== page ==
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Illustration: Annelise Capossela/Axios

Europe seems poised to set the global standard for vaccine passports, now that European Commission President Ursula von der Leyen has signaled that vaccinated Americans will be allowed to travel to the continent this summer.

Why it matters: Opening up travel to vaccinated Americans will bring new urgency to creating some kind of trusted means for people to prove they've been vaccinated.

The big picture: There will probably never be a single credential that most people use to prove they've been vaccinated, for every purpose.

  • But the EU's system will help set a standard for a proof of vaccination that's both easily accessible and difficult to forge.
  • The U.S. is being closely consulted on the European passport, so any future American system will likely use similar protocols.

Details: Informal mechanisms like simply asking someone whether they're had a shot can suffice in many situations. A system for international travel will likely be far more stringent. And there's a wide middle, too.

  • Other activities that don't need the same rigorous standards as international travel could rely on the CDC's vaccination cards; options like a printed QR code, similar to what's been proposed by PathCheck; or a digital QR code, like the ones created by CommonPass or the Vaccine Credential Initiative.
  • There may be some state-issued credentials, like the Excelsior Pass in New York.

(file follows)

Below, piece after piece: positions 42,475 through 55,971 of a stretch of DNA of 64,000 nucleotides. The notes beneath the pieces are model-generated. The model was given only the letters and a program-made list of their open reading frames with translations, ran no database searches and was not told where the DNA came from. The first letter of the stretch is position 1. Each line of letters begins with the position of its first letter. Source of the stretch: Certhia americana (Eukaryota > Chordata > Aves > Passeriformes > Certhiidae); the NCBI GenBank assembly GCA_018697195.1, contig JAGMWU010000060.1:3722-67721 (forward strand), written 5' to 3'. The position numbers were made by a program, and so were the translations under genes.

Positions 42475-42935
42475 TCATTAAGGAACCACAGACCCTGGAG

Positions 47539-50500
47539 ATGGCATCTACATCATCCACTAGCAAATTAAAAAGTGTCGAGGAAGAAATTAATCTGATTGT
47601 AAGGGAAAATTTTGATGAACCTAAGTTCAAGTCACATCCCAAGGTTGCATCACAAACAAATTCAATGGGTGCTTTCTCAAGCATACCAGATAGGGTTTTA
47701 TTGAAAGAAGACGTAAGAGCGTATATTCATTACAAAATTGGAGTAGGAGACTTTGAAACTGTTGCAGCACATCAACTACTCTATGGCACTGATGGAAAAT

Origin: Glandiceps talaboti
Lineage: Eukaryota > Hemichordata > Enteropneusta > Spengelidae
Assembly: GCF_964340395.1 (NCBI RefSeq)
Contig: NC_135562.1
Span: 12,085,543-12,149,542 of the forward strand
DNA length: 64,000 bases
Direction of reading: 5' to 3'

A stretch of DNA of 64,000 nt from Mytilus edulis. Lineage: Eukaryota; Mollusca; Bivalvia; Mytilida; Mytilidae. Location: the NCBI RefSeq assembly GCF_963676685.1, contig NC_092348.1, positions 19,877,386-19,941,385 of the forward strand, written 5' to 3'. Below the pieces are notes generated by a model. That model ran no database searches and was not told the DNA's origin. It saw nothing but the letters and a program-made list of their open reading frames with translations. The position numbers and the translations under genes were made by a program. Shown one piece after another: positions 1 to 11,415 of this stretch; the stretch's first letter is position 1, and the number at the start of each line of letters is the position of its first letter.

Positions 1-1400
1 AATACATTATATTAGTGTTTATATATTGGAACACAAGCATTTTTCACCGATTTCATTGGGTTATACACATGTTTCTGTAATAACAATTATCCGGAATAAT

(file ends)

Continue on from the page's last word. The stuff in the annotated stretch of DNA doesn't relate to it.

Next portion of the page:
• A national credential is theoretically possible, and could be linked to the biometric information that already exists on many chipped passports — the World Health Organization is working with Estonia to develop something along those lines — but that would meet steep political resistance in the U.S.

The bottom line: The world of vaccine passports is almost certainly going to end up as a mishmash of different credentials for different activities, rather than a single credential used by everybody for everything.

Go deeper: Americans will likely have to navigate a maze of vaccine "passports"

Go deeper

West Virginia will offer $100 savings bonds to young people who get vaccinated

Jim Justice in 2010. Photo: Scott Halleran/Getty Images

West Virginia will begin offering $100 savings bonds to people aged 16 to 35 who get vaccinated, Gov. Jim Justice (R) announced on Monday.

Why it matters: The initiative is meant to incentivize people to get the COVID-19 vaccine. Just last week Justice said the state had "hit a wall" with vaccinations, and was having particular difficulty convincing young people to get the shot, local news station WBOY reported.

Tina Reed, author of Vitals
Apr 26, 2021 - Health

Vaccine hesitancy remains high among essential workers

Eugenio Brito, Vice President of Bodegas of America receives a Pfizer vaccination shot at an event to announce five new walk-in pop-up vaccination sites for New York City Bodega, grocery store and supermarket workers amid the coronavirus disease (COVID-19) pandemic. Photo: by Mike Segar-Pool/Getty Images

Essential workers who are not in health care are less likely to want a vaccine than the rest of the general public, according to new figures from the Kaiser Family Foundation.

Why it matters: As vaccines become more available, health officials are increasingly grappling with vaccine hesitancy, particularly among those most at risk.

Updated 10 mins ago - Sports

Olympics dashboard

📺: The Olympic events to watch today; Olympics opening ceremony ratings plunge

🏊: Athlete spotlight — Katie Ledecky adds to Games career medals haul; Caeleb Dressel wins gold.

🏀: U.S. Men's basketball suffers first Olympic loss since 2004

🤖: The robot Olympics

🚨: Heat wave brings scorching temperatures to Tokyo Olympics

🎤: Meet the new faces of NBC's Olympics coverage

Go deeper: Full Axios coverage

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